Around the House


February 2018

Cracking down on human trafficking

Human trafficking is the second-largest criminal activity in the world, as well as the second-most lucrative. In Indiana, there were 83 human trafficking cases reported and 268 calls made to the National Human Trafficking Hotline in 2016 alone. To combat this pervasive crime, House Republicans are proposing legislation to crack down on offenders and help victims get the help they need.

Under current law, health practitioners are required to report all suspected human trafficking patients, regardless of age, to social services and local law enforcement. When referred to authorities, victims 18 years of age or older could potentially be tried for prostitution or face possible retribution from their trafficker. According to medical professionals and advocates, this discourages those victims from seeking help. Proposed legislation would remove the requirement to report suspected adult human trafficking victims and instead, would encourage and require licensed health care providers to offer information about community resources and services, such as a 24/7 victim hotline.

Another proposal would create separate offenses for human and sex trafficking. This would make it easier for law enforcement to crack down on specific offenders and trafficking networks. This legislation would expand Indiana’s Rape Shield Statute to include victims of human trafficking and require law enforcement to notify the Department of Child Services of a possible trafficking victim if they are under 18 years of age, which would help young victims by placing them in protective custody. This measure would also call for the Commission on Improving the Status of Children in Indiana to look into of what specific authority a law enforcement officer has in order to take custody of a child when the officer suspects he or she is a victim of human trafficking.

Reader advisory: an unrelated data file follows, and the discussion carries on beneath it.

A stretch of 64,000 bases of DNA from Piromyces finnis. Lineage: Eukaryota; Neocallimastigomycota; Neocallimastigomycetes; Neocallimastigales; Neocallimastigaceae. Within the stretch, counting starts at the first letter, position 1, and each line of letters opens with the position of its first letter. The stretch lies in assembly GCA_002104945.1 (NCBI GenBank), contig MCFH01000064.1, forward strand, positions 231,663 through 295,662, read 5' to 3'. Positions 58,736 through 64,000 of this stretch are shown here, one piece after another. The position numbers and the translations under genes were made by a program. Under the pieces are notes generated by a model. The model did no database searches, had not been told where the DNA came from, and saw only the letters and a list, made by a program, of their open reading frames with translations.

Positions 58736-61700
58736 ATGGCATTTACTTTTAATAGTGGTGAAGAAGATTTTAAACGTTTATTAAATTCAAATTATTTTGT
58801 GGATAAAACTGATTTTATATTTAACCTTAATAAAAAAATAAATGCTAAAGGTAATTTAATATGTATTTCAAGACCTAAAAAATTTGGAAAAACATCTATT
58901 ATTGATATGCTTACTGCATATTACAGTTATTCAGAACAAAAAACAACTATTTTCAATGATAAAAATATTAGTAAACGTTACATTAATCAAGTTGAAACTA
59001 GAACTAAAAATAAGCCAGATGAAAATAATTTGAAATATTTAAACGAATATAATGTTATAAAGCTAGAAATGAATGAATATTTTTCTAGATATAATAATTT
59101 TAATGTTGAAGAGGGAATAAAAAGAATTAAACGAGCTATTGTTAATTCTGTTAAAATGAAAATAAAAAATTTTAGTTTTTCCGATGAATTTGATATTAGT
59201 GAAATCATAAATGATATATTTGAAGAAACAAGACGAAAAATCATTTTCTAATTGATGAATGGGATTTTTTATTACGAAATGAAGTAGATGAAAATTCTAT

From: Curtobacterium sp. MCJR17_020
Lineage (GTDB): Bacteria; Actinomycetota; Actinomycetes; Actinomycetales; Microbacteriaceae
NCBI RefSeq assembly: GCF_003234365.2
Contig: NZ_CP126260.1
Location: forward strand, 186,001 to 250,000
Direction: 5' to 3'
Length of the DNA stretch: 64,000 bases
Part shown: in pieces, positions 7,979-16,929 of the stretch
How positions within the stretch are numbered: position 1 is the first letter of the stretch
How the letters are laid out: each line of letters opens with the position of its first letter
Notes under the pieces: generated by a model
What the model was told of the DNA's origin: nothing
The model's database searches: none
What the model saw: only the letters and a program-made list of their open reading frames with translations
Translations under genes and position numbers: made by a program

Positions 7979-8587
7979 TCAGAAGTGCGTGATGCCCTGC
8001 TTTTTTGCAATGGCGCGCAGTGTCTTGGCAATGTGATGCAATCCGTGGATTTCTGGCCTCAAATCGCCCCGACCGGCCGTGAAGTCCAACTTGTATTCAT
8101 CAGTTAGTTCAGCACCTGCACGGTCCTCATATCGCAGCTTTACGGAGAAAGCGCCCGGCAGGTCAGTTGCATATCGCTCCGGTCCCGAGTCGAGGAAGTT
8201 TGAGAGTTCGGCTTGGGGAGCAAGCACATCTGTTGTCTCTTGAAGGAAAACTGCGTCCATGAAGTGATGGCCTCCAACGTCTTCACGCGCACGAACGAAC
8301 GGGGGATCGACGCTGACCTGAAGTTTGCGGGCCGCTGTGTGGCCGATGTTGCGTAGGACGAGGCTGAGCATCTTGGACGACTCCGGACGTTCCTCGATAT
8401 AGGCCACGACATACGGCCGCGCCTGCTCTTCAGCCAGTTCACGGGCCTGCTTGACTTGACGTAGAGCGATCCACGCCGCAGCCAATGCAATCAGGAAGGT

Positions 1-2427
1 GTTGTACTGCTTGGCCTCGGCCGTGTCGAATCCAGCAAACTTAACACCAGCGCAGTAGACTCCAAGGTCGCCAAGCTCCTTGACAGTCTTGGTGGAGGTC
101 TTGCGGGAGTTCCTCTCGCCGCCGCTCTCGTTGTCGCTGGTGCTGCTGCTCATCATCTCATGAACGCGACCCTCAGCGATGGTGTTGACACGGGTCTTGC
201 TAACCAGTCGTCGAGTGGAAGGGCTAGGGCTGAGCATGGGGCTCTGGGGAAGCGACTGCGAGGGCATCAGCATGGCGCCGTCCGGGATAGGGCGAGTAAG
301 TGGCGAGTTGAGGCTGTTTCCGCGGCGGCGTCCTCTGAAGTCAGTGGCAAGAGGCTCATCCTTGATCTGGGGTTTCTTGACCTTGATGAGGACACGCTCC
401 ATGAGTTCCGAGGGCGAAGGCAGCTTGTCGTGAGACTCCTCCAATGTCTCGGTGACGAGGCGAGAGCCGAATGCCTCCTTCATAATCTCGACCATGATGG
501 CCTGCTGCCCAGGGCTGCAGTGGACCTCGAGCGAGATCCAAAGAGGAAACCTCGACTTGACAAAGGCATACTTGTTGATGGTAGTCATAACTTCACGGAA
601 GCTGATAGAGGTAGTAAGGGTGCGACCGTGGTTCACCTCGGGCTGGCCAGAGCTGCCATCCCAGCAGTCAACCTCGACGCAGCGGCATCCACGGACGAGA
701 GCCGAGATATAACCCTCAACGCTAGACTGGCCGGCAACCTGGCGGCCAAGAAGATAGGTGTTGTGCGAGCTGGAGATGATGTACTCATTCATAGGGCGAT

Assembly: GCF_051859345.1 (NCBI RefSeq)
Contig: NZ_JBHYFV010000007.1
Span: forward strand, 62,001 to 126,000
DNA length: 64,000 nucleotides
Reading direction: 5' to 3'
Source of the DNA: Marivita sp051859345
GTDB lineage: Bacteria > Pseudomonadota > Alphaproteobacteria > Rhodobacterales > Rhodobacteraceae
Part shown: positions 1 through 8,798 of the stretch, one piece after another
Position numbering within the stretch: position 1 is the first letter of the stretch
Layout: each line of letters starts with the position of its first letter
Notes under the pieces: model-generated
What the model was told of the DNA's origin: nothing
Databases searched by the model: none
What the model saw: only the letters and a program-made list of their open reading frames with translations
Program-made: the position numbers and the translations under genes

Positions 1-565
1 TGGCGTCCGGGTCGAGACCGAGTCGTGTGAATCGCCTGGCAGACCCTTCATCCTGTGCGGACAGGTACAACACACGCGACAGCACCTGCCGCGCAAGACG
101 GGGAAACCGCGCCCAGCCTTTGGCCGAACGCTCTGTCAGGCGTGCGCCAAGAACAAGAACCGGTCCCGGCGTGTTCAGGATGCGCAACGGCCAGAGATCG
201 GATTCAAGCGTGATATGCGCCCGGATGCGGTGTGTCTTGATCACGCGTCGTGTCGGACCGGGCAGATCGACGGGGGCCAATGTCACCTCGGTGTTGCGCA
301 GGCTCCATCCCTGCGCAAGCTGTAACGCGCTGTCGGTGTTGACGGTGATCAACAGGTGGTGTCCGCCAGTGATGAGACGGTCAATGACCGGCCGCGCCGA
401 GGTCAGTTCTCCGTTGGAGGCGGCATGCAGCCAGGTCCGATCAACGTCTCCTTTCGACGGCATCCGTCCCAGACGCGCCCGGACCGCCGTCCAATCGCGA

By improving how human trafficking cases are handled from the start and cracking down on offenders, Indiana can continue to bolster our fight against these crimes and help keep Hoosiers safe. If you or someone you know suspects that a person is a victim of human trafficking, call 1-888-373-7888 or visit



Protecting Hoosier children

Hoosier children are our future. This session, House Republicans are working on legislation to better protect children in every community.

Recently, the House of Representative’s passed a bill to expand Silver Alerts to include missing children with disabilities. Silver Alerts are issued by law enforcement and voluntarily broadcast by TV and radio stations when an adult has wandered from their home or a caregiver and are unlikely to return without assistance. Currently, if a child wanders from their home or care center, there is no emergency alert system to make the public aware. An Amber Alert, which is Indiana’s Emergency Alert System for abducted children, does not apply to children who leave their home, school or care facility at their own free will. State Rep. Sharon Negele of Attica wants to better ensure children with mental or physical disabilities who need help returning home are included under the updated Silver Alert system.

State Rep. Douglas Gutwein from Francesville also authored legislation that would add two new tests to Indiana’s newborn screening panel. Newborn screenings are used to identify diseases in babies shortly after their births, allowing for early interventions that can prevent the need for long-term care or death.

One test that would be added would be for spinal muscular atrophy, or SMA, a severe genetic disorder that alters the motor nerve cells in the spinal cord. This results in muscle weakness and may lead to the inability to walk, talk, swallow and breathe. Another test would be for severe combined immunodeficiency, or SCID, which causes individuals to be highly susceptible to life-threatening infections from viruses, bacteria and fungi. This disease often forces children into high levels of quarantine to avoid infection. Early detection is key in allowing children with these conditions to live a better, healthier life.